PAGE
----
Following is a summary of current entertainment news briefs.
Hungary's Krasznahorkai wins Man Booker International Prize
Hungarian writer Laszlo Krasznahorkai has won the Man Booker International Prize for what the judges said were "magnificent works of deep imagination and complex passions, in which the human comedy verges painfully onto transcendence". Krasznahorkai, 61, won the prestigious 60,000-pound ($90,000) prize for works that include "The Melancholy of Resistance", "Seiobo There Below" and "Satantango" and was chosen from among ten contenders.
Weisz, Blunt, Huppert discuss gender inequality at Cannes party
As the subject of women in film continues being discussed avidly at this year's Cannes Film Festival, actresses Rachel Weisz, Emily Blunt and Isabelle Huppert said they hoped the added attention would help erase gender inequality in movies. "It's very sad that such an event as tonight has to happen, but we do need to draw attention to women in film," Weisz told Reuters at a private party hosted by Calvin Klein on Monday, feting notable women having an impact in the industry.
To heel or not to heel, that is the Cannes question
Perhaps not since Cinderella lost a glass slipper at the ball has there been such a stir about glamorous footwear as there was on Tuesday in Cannes over a report that women had been turned away from a film premiere for failing to wear heels. Social media and the festival gossip circuit lit up after the Screen Daily trade publication reported that a handful of women had been refused entry to Sunday's premiere of Todd Haynes's lesbian romance "Carol" for wearing flats.
Bollywood star Aishwarya Rai returns to cinema with 'Jazbaa'
After a five-year hiatus to embrace motherhood, Bollywood actress Aishwarya Rai Bachchan marked her return to the big screen by taking on one of her most demanding roles, playing a mother whose child is kidnapped in thriller "Jazbaa." A former Miss World and one of the most successful actresses in Bollywood, Rai Bachchan said the film stretched her as an actress, with each day posing new challenges to overcome.
Cementing stardom, actor Dwayne 'The Rock' Johnson thanks Spielberg
Actor Dwayne "The Rock" Johnson gave a shout-out to director Steven Spielberg on Tuesday as he imprinted his hands and feet into the concrete outside the historic TCL Chinese Theatre in Hollywood. The wrestling champion-turned-actor called Spielberg one of his idols and thanked the Oscar-winning director for sending him a congratulatory note "out of the blue." "This man who has inspired me over the years, inspired movie-making and created characters that I lovedthis man told me: 'you're going for it, and just keep going for it,'" he said.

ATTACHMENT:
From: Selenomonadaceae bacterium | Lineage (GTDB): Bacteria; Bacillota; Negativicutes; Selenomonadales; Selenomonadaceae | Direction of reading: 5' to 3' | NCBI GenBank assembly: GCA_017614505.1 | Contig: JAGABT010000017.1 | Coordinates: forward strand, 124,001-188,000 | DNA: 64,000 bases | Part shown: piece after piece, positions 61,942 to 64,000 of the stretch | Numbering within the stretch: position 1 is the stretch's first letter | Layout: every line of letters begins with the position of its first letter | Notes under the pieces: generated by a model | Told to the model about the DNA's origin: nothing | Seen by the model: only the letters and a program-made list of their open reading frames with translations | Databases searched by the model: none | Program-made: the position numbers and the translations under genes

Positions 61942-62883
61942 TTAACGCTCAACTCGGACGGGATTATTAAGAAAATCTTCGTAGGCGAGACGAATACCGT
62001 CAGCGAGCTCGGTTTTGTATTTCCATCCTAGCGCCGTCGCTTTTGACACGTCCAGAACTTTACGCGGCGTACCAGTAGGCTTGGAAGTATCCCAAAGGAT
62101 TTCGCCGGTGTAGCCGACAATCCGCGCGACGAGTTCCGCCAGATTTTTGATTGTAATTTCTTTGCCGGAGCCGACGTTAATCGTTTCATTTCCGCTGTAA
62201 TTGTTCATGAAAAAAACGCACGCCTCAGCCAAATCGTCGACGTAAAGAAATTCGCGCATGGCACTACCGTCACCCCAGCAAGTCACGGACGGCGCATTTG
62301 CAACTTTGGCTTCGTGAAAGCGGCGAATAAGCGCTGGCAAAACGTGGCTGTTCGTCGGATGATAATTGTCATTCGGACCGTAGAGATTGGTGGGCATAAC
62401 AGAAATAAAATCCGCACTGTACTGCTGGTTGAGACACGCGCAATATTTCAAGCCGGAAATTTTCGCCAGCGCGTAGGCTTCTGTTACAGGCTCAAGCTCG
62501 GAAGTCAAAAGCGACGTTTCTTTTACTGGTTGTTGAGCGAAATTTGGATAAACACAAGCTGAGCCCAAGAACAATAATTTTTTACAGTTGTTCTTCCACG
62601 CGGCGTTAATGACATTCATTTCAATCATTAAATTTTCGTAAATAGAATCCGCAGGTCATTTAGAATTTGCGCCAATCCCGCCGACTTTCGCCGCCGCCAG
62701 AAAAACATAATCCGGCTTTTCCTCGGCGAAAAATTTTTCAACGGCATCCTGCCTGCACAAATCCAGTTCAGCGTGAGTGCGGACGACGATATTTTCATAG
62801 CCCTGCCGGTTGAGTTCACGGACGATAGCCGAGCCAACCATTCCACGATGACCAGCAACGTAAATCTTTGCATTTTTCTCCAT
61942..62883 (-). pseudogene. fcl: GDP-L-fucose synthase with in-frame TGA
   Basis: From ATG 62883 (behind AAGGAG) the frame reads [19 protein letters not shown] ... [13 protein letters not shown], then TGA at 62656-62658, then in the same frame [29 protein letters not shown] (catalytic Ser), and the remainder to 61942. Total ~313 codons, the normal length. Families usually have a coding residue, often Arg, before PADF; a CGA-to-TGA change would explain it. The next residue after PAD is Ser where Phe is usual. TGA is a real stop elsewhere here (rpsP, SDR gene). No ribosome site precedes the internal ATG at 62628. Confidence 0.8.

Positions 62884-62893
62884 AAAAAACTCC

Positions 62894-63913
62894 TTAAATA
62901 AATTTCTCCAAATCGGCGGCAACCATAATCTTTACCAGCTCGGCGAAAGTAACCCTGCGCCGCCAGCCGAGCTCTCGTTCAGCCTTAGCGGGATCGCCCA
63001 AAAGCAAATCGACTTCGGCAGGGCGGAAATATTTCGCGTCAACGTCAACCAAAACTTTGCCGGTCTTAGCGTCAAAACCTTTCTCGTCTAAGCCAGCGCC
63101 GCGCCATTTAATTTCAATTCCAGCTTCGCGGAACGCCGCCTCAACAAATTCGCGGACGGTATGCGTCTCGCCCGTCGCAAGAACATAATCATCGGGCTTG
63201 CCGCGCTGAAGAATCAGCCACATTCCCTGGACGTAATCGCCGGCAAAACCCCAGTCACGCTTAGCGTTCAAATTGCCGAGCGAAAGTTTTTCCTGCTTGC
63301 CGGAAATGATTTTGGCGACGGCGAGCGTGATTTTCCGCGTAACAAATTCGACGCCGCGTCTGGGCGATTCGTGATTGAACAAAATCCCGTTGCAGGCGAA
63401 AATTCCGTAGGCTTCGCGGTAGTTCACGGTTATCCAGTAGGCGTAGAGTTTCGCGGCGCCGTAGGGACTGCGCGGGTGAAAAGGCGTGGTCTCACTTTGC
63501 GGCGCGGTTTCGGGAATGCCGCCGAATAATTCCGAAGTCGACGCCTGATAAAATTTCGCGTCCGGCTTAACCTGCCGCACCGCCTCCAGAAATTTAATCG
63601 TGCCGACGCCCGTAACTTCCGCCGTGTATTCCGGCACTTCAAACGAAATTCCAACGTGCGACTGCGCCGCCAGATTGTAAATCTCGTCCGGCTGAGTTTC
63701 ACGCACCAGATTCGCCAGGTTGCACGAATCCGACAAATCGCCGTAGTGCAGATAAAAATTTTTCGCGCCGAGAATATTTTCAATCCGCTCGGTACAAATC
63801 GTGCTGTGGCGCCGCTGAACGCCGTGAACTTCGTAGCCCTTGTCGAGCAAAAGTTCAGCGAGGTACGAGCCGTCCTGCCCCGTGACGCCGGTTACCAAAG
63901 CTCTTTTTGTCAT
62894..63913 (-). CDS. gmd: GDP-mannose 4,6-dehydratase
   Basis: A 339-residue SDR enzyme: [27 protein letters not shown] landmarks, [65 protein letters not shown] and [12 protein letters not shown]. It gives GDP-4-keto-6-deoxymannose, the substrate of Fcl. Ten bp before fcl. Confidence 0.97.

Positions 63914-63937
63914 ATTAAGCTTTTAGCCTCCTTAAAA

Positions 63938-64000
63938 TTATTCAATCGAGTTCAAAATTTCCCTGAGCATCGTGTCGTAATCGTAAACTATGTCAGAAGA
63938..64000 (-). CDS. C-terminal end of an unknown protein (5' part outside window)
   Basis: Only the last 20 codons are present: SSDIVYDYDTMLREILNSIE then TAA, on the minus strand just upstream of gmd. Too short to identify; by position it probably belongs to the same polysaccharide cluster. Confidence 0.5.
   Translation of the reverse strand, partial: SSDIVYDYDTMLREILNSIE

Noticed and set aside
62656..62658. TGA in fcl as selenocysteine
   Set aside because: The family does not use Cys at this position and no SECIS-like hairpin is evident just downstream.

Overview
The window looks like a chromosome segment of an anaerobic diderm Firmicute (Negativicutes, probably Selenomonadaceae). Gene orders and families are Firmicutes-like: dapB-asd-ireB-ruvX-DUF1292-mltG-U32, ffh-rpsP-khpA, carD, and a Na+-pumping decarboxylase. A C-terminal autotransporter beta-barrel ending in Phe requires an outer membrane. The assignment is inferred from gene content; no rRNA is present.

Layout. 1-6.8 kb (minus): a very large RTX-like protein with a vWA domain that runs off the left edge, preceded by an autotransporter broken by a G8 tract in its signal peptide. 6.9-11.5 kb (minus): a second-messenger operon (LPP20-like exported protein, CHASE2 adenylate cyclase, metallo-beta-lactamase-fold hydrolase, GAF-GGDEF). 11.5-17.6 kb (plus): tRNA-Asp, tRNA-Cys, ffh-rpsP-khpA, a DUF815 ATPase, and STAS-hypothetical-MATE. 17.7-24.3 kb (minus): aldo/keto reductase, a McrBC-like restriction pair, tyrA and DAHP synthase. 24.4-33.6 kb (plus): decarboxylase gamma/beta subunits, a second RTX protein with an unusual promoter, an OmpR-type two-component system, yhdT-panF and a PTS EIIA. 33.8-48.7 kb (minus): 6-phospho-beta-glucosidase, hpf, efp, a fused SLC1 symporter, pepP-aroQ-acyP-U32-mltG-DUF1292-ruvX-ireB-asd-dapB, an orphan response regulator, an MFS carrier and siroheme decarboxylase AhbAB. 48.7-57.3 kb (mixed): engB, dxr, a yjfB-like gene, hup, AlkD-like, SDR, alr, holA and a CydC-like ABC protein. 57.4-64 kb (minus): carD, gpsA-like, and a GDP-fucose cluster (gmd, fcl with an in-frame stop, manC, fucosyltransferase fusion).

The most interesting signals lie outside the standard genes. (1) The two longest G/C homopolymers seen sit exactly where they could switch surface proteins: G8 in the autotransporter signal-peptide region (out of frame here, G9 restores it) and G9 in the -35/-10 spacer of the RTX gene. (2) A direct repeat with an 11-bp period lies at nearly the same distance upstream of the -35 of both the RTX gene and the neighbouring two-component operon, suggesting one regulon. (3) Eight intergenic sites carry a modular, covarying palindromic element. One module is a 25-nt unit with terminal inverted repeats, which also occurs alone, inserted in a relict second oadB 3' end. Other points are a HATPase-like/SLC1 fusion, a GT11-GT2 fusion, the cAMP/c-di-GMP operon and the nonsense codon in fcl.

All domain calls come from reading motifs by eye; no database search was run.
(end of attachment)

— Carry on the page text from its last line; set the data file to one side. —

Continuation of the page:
'Sicario' with Emily Blunt as FBI agent brings drug wars to Cannes
A film that Canadian director Denis Villeneuve says is meant to break "a cover of silence" about the brutality of the Mexican drug trade and the complicity of users in the violence that feeds their habits blasted its way into Cannes on Tuesday. "Sicario", which means hitman in Latin America, is an action-packed thriller in which agents cross territorial and legal boundaries.
On Walk of Fame, Melissa McCarthy thanks parents for 'terrible advice'
Comic actress Melissa McCarthy thanked her parents for giving her the "terrible advice" to stick with acting as she was honored with a star on the Hollywood Walk of Fame on Tuesday. "Every time I said 'I'm going to quit college and do stand-up,' my mom and dad said, 'Great, work really hard at it, you can probably do it'," said McCarthy, whose mother was present.
More than three million people tune in to 'Mad Men' series finale
The series finale of the critically acclaimed TV show "Mad Men" drew 3.3 million viewers on Sunday, according to Nielsen, a fraction of the audiences that tuned in for the endings of seminal dramas "Breaking Bad" and "The Sopranos." The AMC cable channel series, which chronicled the advertising world and shifts in American society during the 1960s through its main character, Don Draper, ended its eight-year run on Sunday night.
Musicians, from opera to blues, seek to play New York subways
It may not be the lights of Broadway but subway stations aren't a bad gig either, according to scores of musicians who auditioned on Tuesday to play in New York City's bustling underground terminals. The auditions, attracting players of classical music, cabaret, opera, blues, reggae and even cartoon tunes, are hosted by the city's Metropolitan Transportation Authority to select performers allowed to play, or busk, in subway stations from Times Square to Yankee Stadium.
Clooney finds optimism at heart of a promising 'Tomorrowland'
In a break from the sea of dystopian offerings aimed at young adult audiences, the world of tomorrow is given a glossy, Disney makeover in the studio's latest big budget spectacular. "Tomorrowland," out in U.S. theaters on Friday, sees Walt Disney's early visions of a scientific utopia come alive on screen; a vibrant creative paradise in a parallel realm, epitomizing mankind's true potential.